Today, it takes about a decade of higher education and years of training to become a first-rate surgeon. Yet in 2016, the Smart Tissue Autonomous Robot (STAR) used its own intelligence, tools, and vision to stitch together the small intestine of a small pig. It did a better job than human surgeons who had the same task. The robot’s stitches were more consistent and less resistant to leaks than the sutures of the human surgeons. And an added bonus: robots are neither temperamental nor judgmental.
New 3D printers can create a three-dimensional figure or object by printing very thin sheets in sequence. They then stack them on top of each other to create a three-dimensional shape. By using only the exact amount of material needed to make a dental piece or human replacement tissue, waste is reduced. Less carbon will be put into the atmosphere as fewer goods are made with less material. The clincher is this: companies will need much less shipping as mini-factories and printer farms are constructed that are closer to customers. Companies are learning to manufacture items to real-time demand, instead of storing their supplies in warehouses since freight transportation makes up 25% of all carbon emissions in affluent nations.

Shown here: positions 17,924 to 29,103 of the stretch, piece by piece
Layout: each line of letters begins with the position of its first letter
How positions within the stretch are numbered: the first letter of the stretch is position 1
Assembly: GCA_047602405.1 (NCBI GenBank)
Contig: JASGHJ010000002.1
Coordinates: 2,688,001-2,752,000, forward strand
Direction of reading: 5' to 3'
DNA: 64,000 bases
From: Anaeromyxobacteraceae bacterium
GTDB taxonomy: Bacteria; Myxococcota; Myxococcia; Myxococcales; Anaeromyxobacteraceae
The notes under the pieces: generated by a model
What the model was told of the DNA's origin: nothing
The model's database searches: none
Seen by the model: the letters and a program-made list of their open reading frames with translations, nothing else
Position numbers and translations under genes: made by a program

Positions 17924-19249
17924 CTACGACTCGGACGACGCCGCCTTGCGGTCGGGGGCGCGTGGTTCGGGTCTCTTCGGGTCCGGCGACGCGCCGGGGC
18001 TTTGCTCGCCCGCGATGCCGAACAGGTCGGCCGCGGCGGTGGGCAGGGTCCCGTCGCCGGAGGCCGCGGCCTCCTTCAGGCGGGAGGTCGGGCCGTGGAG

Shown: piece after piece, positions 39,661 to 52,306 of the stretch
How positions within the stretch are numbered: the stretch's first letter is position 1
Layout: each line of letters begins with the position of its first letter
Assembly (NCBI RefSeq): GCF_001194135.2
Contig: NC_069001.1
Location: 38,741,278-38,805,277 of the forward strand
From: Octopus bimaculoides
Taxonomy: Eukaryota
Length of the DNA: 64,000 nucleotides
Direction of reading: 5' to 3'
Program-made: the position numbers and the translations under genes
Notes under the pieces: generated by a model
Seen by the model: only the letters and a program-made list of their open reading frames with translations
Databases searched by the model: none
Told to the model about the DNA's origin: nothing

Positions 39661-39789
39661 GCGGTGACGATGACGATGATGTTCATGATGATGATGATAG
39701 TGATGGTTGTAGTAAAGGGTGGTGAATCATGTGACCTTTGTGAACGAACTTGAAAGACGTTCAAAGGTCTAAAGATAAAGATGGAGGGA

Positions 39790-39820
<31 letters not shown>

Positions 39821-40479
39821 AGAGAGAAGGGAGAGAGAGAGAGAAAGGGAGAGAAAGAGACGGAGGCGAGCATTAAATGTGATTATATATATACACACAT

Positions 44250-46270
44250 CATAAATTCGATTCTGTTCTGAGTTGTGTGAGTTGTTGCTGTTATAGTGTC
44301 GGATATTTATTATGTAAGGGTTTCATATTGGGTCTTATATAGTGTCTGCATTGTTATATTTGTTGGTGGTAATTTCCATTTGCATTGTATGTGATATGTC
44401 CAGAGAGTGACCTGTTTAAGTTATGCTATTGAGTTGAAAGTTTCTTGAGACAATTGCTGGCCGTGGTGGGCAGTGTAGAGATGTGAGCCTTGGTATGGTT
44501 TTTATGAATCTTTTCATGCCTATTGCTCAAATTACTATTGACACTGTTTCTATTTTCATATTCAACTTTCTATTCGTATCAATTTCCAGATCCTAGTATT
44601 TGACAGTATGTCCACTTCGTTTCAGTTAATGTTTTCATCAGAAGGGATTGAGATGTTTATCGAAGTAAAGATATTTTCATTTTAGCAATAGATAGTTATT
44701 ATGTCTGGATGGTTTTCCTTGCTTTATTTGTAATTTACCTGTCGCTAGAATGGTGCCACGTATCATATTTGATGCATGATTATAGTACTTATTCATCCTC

Cities can use 3-D printed seawalls to counter flooding and storm surge. The company, Branch Technologies, uses Cellular Fabrication (C-FABTM), that is, industrial robots, complex algorithms, and freeform, extrusion technology that allows material to become solid in free space. This same company is perfecting a new construction product that’s stronger, lighter, faster on-site and with ten times greater design freedom using a waste-free process. This company built the largest 3-D structure in the world, viz., a bandshell at a park in Nashville. China uses 3-D printing to print entire homes that may aid in recovering from natural disasters like earthquakes and cyclones.